The regular drive would pick up the logs. This was conducted by a pool of mill owners. Each log had a separate marking. Booms would form in Thunder Bay River near Alpena. In summer, crews with peavies would sort the logs, and finally, the winter’s work would reap profit.

As the four older sons grew up, sometimes the crew of ten men would half consist of Herrons: the father, George, and sons, George, Frank, Charles, and Fred. Oftentimes married daughters, Kate or Anna, would be camp cooks while their husbands joined the timber crews.

In those days Wolf Creek was aptly named. Charles, when age 13, remembers walking in the early dawn on the tote road between the oxen to protect himself from the wolves.

The younger members of the family consisted of the "three little girls," Nellie, Stella, and Ida, and the baby, Elmer. When father came home from a trip, he would take one on his lap while he read. "We were as still as a mouse," said Stella. "He was always a hard-working man, and when he came to the house, Mother would say, ‘Hush, children, Pa’s coming.’ That was enough. We would go into a corner and play quietly."

In May 1887, he went to town to buy a new plow. He did not feel well, but went out to try the new plow. He came in and felt he was fatally ill. He said, "I’ll never plow again, Kitty." He lived nine days and passed away, May 7, 1887, of pneumonia at the age of 51. The three little girls were sent out of the house during the illness. They picked flowers, adder’s tongue, which forever reminded them of the loss of a dear father.

The older children remembered that Pa had always been a good provider. They recalled that the first years after Pa died were pretty disorganized ones. Ma wasn’t used to buying groceries or handling money, and sometimes there wasn’t much with which to buy. Sometimes she had only enough sugar or fat to make one big pie at a time. There were eight at home, but she always said she didn’t like pie as she cut seven pieces.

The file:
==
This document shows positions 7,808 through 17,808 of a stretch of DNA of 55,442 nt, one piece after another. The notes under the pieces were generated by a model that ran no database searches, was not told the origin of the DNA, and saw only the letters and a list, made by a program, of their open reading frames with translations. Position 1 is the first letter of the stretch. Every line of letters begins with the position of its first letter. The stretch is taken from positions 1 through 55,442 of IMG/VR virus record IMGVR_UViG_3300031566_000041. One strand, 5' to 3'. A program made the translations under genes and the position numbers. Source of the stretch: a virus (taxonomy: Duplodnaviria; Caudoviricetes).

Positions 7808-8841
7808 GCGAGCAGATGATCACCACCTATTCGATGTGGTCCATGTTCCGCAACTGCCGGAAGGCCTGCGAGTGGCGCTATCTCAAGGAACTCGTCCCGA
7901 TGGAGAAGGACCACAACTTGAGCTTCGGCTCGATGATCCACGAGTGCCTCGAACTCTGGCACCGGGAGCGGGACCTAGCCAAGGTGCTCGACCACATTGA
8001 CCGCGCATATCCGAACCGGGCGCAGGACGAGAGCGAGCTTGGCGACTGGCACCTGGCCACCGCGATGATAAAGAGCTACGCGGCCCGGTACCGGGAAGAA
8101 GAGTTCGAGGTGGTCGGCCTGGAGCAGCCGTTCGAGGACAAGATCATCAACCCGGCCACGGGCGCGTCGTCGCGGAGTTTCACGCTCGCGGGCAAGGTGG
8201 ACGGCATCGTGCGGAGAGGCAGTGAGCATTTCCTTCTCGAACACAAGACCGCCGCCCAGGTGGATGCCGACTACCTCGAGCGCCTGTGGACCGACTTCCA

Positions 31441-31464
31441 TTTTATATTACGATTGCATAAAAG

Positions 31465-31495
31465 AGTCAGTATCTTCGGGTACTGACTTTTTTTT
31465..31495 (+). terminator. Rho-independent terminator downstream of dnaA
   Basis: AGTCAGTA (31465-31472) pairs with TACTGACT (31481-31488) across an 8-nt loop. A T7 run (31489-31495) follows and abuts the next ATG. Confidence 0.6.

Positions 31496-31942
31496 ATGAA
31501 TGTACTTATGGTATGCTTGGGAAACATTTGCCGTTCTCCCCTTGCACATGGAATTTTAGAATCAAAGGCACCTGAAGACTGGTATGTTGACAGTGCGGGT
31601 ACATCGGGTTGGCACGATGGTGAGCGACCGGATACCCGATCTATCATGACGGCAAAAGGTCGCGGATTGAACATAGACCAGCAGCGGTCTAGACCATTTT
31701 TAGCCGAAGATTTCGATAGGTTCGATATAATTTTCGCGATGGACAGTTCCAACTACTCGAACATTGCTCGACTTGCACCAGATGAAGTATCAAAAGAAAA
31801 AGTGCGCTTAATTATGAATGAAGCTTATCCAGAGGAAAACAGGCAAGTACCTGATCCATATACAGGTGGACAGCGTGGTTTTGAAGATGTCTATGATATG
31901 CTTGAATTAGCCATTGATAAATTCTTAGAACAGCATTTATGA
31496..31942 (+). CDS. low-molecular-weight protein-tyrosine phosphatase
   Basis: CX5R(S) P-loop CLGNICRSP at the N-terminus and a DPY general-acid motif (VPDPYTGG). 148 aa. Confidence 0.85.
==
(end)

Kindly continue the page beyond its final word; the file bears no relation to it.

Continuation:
Kitty, or Kate, lived for 30 more years. The older boys assisted with the farm for a few years. The fall of Pa’s death they harvested 1000 bushels of wheat and 100 bushels of rye, and for the first time, they "took it off" with a binder.

Kate even tried a second marriage for three years. She was 47 and "Daddy" Clark was several years older. Almost immediately the three older boys, Frank, Fred, and Charles left home. Life was pretty miserable. "We could not go anywhere, even to church as he was a ‘Catholic,’" said Stella. The marriage was doomed to failure. Daddy Clark left at Kate’s invitation, and his name was never mentioned by her or to her. He came almost empty handed, and when he left, he took two horses, two colts, and forty sheep. Everyone was relieved to see him go at any cost.

There followed a period of renting, then hired men, and finally, the youngest son, though severely crippled in a "run-away" accident ran the farm. Every Saturday for 20 years longer, Kate Clark went to town twelve miles, with horse and sleigh or horses and democrat to deliver butter, eggs and cream to her customers in Alpena. She must have made tons of butter in her day. She wore out a butter ladle. Life was never easy, and I don’t believe she expected it to be.